In light of recent developments, all members thought it appropriate to leave the stance of monetary policy unchanged at this meeting. For a number of members, the balance of risks to medium-term inflation relative to the 2% target was becoming more skewed to the upside at the current level of Bank Rate. For these members, the uncertainty caused by recent developments in Greece was a very material factor in their decisions: absent that uncertainty, the decision between holding Bank Rate at its current level versus a small increase was becoming more finely balanced. For most members, even before accounting for the recent increase in uncertainty in the external environment, the current stance of monetary policy remained appropriate to balance the risks of inflation around the target in the medium term. For all members, the policy decision this month was clear cut.

For all members of the Committee, the central message of the guidance that it had given in its February 2014 Inflation Report remained relevant: given the likely persistence of the headwinds weighing on the economy, when Bank rate did begin to rise, it was expected to do so more gradually than in previous cycles. Moreover, the persistence of those headwinds, together with the legacy of the financial crisis, meant that Bank Rate was expected to remain below average historical levels for some time to come. The actual path that Bank Rate would follow over the next few years was uncertain, and would depend on the economic circumstances. The Committee’s guidance on the likely pace and extent of interest rate rises was an expectation, not a promise.

BoE | Joana Taborda | joana.taborda@tradingeconomics.com
7/22/2015 10:33:29 AM


Recent Releases

BoE Likely to Decide When To Raise Rates by the End of the Year
A decision about the timing of raising rates will come by the end of the year and will be gradual, BoE Governor Mark Carney signaled during the speech delivered at the Lincoln Cathedral.
Published on 2015-07-17

BoE Leaves Rates Steady
The Bank of England left the Bank Rate on hold at a record low 0.5 percent on July 9th as widely expected. The size of the Asset Purchase Programme was left unchanged at £375 billion.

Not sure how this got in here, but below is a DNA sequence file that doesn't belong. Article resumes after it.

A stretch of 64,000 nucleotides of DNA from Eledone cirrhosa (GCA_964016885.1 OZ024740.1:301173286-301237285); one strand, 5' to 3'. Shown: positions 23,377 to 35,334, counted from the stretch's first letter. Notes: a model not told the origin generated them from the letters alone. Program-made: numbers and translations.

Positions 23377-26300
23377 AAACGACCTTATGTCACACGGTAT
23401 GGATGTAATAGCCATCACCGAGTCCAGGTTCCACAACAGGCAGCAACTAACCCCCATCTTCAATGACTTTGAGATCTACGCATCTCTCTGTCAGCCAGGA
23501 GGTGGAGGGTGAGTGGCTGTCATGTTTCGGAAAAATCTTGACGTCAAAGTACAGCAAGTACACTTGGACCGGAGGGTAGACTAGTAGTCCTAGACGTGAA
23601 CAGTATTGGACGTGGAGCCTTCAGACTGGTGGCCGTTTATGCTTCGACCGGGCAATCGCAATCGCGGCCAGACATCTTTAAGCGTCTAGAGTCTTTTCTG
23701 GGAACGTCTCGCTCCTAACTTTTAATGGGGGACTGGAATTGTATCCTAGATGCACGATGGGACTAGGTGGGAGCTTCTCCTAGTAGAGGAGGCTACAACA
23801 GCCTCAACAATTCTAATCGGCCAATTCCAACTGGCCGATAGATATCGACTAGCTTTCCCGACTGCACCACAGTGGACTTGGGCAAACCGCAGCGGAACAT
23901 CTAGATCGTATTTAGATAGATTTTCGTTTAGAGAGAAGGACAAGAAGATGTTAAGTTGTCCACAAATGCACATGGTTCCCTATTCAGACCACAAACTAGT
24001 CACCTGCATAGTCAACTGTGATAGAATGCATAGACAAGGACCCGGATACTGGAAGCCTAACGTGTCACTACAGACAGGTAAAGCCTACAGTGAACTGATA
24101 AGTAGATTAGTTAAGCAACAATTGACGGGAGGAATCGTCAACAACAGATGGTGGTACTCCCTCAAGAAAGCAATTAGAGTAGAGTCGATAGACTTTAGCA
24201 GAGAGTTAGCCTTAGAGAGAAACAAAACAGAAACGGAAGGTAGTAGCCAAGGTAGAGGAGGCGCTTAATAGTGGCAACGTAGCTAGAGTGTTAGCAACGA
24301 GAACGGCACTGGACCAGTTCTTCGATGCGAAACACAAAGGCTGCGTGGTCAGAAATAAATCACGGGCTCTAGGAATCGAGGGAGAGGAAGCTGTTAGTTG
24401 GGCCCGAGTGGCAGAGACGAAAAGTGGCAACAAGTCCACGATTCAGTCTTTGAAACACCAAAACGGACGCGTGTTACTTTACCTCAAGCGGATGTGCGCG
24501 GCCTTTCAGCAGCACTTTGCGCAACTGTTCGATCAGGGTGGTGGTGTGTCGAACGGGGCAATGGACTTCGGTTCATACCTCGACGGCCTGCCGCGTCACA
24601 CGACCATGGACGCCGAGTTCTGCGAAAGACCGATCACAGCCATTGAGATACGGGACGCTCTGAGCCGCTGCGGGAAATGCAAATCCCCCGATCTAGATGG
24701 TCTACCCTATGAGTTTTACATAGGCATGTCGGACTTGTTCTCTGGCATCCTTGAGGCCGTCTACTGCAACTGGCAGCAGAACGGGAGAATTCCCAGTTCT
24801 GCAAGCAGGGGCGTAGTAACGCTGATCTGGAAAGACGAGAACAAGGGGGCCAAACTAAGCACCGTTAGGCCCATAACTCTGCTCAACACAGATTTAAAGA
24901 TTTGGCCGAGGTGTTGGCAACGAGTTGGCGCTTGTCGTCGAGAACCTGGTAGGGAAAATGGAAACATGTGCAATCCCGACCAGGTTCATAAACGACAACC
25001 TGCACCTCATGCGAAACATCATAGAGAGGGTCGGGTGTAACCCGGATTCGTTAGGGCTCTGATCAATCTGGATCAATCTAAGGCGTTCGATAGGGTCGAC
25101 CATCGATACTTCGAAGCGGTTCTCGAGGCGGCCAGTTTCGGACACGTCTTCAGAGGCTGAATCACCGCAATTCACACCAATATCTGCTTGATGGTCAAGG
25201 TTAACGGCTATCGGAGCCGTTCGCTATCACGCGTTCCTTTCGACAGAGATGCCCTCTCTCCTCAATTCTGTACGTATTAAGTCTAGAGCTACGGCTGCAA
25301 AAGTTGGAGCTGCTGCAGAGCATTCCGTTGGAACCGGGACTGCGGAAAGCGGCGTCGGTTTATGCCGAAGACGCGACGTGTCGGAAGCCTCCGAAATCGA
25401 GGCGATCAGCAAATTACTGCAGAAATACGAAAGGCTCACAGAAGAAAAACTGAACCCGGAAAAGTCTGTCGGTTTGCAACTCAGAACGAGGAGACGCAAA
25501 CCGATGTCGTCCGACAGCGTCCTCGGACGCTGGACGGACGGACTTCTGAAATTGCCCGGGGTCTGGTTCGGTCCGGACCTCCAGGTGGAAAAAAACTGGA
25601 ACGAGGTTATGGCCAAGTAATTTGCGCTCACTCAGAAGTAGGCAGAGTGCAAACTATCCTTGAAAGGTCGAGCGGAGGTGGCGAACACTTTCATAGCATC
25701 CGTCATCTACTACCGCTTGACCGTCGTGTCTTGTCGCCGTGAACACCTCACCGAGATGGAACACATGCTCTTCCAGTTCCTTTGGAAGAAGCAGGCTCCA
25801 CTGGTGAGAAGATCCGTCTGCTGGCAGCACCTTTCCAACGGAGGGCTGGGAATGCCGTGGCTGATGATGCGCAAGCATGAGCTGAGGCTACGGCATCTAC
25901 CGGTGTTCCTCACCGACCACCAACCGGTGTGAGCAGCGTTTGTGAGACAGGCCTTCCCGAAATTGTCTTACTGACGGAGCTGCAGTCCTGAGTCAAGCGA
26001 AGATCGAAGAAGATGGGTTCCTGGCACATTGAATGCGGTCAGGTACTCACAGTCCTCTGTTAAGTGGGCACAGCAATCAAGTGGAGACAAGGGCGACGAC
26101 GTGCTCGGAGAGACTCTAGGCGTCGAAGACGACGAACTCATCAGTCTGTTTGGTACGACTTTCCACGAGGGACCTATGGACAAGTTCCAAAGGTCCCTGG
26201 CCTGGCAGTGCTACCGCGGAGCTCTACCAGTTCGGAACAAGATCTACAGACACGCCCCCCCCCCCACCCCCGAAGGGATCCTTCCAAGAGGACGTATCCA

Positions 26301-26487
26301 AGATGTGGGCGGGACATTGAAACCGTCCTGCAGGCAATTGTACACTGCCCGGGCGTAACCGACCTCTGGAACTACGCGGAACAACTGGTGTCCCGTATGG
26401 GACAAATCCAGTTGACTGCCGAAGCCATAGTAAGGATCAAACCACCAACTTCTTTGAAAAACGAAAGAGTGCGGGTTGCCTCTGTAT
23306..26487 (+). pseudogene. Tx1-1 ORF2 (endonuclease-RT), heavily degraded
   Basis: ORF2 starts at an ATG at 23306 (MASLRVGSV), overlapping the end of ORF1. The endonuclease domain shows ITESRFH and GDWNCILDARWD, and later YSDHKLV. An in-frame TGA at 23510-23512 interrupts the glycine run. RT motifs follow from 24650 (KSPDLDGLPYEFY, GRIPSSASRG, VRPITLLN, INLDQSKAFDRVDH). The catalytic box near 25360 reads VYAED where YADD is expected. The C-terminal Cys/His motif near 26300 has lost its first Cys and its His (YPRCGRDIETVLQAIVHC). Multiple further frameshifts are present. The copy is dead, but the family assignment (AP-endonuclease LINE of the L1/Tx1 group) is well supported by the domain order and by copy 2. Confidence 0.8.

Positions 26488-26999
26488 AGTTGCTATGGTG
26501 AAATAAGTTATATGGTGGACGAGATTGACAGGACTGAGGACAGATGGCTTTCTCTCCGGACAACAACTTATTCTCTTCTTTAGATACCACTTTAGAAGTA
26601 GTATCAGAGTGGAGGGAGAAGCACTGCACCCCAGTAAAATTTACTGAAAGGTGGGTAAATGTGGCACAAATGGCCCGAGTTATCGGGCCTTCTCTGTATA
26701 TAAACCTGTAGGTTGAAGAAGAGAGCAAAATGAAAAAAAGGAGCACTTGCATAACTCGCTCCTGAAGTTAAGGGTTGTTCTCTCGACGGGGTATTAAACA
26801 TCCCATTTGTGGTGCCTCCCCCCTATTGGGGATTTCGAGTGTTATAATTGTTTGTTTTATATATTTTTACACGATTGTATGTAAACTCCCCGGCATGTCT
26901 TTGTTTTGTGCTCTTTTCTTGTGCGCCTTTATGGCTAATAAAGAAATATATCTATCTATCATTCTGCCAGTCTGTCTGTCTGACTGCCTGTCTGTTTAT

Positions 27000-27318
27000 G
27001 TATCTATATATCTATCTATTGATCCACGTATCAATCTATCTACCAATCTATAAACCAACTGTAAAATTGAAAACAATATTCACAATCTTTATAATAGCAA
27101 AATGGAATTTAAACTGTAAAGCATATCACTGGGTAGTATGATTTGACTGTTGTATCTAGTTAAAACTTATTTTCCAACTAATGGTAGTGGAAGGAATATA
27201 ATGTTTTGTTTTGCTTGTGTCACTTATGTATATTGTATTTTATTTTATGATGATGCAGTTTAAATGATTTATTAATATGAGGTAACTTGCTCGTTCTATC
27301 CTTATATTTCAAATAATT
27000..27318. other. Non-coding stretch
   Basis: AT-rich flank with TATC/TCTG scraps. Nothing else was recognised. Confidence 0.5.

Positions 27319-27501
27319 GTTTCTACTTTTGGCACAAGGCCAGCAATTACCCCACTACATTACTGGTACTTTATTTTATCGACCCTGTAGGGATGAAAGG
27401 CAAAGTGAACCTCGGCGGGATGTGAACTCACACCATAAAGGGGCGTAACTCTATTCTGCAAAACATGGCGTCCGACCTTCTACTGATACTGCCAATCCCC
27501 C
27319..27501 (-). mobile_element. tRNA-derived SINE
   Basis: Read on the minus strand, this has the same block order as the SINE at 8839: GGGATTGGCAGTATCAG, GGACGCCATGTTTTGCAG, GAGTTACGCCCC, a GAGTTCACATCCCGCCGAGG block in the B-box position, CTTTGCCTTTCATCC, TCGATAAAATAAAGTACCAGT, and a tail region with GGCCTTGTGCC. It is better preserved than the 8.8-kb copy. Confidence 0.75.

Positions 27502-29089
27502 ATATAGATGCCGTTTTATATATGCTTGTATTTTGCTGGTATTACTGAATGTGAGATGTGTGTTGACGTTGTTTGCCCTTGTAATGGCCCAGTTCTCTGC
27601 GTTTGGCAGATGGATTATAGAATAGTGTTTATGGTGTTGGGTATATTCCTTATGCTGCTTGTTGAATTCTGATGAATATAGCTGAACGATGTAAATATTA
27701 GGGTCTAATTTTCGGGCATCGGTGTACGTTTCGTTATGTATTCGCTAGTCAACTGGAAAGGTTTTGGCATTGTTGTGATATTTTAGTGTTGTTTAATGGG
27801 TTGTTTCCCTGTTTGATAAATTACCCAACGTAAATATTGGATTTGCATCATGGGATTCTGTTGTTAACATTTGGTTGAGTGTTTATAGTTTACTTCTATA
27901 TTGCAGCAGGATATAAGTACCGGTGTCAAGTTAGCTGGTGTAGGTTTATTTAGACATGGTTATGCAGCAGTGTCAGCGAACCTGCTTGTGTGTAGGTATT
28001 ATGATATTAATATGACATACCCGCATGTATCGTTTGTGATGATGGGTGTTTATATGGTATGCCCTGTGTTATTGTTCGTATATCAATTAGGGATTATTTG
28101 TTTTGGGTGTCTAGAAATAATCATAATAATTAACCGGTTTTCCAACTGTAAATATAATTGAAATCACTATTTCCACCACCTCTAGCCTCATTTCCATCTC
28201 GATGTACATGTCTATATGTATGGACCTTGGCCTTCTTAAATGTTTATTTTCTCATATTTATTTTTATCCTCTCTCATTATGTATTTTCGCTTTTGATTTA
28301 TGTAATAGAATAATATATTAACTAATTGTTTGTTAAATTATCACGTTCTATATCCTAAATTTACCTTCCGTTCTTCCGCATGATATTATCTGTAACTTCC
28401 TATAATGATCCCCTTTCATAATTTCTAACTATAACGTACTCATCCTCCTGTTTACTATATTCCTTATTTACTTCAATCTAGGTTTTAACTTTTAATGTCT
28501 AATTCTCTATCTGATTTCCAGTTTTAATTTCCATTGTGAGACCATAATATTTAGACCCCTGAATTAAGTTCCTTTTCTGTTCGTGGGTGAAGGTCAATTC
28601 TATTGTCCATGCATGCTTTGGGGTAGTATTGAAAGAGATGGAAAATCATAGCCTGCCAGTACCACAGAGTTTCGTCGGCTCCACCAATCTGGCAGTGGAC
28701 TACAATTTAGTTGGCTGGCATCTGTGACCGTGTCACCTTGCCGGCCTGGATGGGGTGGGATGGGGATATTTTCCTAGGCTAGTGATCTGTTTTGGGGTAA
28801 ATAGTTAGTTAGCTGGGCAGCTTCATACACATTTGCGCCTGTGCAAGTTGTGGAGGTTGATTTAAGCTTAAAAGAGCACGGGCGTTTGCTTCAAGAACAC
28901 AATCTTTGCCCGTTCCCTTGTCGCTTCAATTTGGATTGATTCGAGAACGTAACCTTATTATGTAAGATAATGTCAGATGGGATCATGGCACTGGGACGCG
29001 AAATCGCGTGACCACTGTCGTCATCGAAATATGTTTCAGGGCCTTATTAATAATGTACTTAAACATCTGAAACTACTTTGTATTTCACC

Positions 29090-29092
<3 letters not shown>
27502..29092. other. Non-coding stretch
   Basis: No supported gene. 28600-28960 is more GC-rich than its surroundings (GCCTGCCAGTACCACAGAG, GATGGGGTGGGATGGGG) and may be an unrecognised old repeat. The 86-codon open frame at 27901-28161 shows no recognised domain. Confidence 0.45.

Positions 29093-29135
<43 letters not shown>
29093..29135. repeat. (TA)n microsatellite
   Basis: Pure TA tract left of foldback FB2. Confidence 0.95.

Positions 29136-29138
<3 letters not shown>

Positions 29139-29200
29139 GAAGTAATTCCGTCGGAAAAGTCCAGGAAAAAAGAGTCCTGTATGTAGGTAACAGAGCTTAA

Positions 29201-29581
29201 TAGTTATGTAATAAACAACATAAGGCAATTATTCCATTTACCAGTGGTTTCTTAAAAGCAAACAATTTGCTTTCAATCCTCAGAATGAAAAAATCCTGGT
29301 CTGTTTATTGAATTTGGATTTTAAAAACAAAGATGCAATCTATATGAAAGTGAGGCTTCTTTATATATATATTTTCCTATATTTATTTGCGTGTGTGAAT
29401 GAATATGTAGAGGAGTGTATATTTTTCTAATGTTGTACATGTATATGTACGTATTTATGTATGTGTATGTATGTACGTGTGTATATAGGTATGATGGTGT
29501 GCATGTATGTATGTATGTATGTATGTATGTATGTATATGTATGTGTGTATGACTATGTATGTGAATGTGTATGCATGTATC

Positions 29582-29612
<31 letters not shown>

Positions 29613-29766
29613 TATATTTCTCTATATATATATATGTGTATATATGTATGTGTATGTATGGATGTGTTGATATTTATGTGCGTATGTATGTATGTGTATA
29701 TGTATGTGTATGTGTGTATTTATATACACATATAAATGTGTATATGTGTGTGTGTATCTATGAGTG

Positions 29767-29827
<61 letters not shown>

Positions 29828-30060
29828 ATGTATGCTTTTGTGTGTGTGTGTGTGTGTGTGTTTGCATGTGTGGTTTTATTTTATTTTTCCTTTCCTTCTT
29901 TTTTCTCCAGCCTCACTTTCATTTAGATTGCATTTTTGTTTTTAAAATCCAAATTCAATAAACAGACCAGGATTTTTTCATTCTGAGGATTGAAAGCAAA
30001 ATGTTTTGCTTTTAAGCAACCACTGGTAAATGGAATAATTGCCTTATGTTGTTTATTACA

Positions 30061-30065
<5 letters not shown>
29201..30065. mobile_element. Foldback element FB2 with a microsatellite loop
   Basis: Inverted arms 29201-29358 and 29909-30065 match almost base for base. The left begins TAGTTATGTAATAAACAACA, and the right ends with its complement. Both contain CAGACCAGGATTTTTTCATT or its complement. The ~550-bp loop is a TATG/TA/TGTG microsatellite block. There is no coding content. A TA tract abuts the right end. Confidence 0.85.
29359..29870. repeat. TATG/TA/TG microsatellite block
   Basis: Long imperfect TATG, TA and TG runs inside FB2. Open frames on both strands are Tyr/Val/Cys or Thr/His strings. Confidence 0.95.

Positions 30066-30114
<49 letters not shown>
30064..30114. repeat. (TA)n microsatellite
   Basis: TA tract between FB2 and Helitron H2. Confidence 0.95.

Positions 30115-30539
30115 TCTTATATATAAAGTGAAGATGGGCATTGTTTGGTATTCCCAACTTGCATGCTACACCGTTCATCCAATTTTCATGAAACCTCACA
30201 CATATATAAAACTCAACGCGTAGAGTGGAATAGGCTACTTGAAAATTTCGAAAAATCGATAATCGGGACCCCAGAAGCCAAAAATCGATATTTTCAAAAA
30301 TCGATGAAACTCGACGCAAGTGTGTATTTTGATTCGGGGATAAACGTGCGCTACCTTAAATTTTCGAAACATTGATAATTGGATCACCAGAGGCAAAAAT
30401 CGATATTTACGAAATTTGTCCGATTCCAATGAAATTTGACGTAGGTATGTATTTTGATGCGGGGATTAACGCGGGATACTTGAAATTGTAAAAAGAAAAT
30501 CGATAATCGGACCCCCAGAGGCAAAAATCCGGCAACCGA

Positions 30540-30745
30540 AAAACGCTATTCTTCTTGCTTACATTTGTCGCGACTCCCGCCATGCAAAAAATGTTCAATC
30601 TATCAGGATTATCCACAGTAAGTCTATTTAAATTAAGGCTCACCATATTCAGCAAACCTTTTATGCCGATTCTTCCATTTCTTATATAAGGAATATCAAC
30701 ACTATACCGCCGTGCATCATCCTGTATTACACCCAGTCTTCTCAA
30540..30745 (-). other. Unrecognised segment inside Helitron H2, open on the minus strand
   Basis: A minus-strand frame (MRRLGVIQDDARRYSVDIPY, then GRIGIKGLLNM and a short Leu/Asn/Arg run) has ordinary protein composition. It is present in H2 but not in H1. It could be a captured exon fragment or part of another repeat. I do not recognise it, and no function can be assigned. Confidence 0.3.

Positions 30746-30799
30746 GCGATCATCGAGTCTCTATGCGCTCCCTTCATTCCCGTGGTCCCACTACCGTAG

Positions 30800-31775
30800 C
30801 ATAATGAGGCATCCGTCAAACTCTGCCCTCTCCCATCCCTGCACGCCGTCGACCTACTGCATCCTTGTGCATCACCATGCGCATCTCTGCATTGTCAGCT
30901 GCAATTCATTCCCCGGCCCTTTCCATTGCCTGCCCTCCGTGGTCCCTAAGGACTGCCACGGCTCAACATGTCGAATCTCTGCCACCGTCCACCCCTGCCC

Published on 2015-07-09

BoE Leaves Monetary Policy Unchanged
The Bank of England left the Bank Rate on hold at a record low 0.5 percent on June 4th as widely expected. The size of the Asset Purchase Programme was left unchanged at £375 billion.
Published on 2015-06-04

BoE Unanimous on Rates
Bank of England policymakers voted unanimously to leave the Bank Rate at a record low 0.5 percent, minutes from MPC meeting held in May showed. The central bank said the dip in inflation is unlikely to last long but showed concerns over recent house price increase.
Published on 2015-05-20


United Kingdom Money Last Previous Highest Lowest Unit
Interest Rate 0.50 0.50 17.00 0.50 percent [+]
Interbank Rate 0.55 0.54 18.11 0.48 percent [+]
Money Supply M0 72299.00 71770.00 72299.00 3528.00 GBP Million [+]
Money Supply M1 1402911.00 1406496.00 1406496.00 82171.00 GBP Million [+]
Money Supply M2 1519394.00 1514647.00 1519394.00 114644.00 GBP Million [+]
Money Supply M3 2360848.00 2366782.00 2423859.00 263027.00 GBP Million [+]
Central Bank Balance Sheet 405132.00 405184.00 414839.00 77638.00 GBP Million [+]
Foreign Exchange Reserves 122936.50 125449.77 125449.77 35190.42 USD Million [+]
Loans to Private Sector 2157555.00 2160808.00 2601972.00 9046.00 GBP Million [+]
Banks Balance Sheet 3386639.00 3379867.00 4060273.00 3343030.00 GBP Million [+]


Interest Rate Reference Previous Highest Lowest Unit
Australia 2.00 Jul/15 2.00 17.50 2.00 percent [+]
Brazil 13.75 Jun/15 13.25 45.00 7.25 percent [+]
Canada 0.50 Jul/15 0.75 16.00 0.25 percent [+]
China 4.85 Jun/15 5.10 10.98 4.85 percent [+]
Euro Area 0.05 Jul/15 0.05 4.75 0.05 percent [+]
India 7.25 Jun/15 7.50 14.50 4.25 percent [+]
Indonesia 7.50 Jul/15 7.50 12.75 5.75 percent [+]
Japan 0.00 Jul/15 0.00 9.00 0.00 percent [+]
Mexico 3.00 Jun/15 3.00 9.25 3.00 percent [+]
Russia 11.50 Jun/15 12.50 17.00 5.00 percent [+]
South Korea 1.50 Jul/15 1.50 5.25 1.50 percent [+]
Switzerland -0.75 Jun/15 -0.75 3.50 -0.75 percent [+]
Turkey 7.50 Jul/15 7.50 500.00 4.50 percent [+]
United Kingdom 0.50 Jul/15 0.50 17.00 0.50 percent [+]
United States 0.25 Jun/15 0.25 20.00 0.25 percent [+]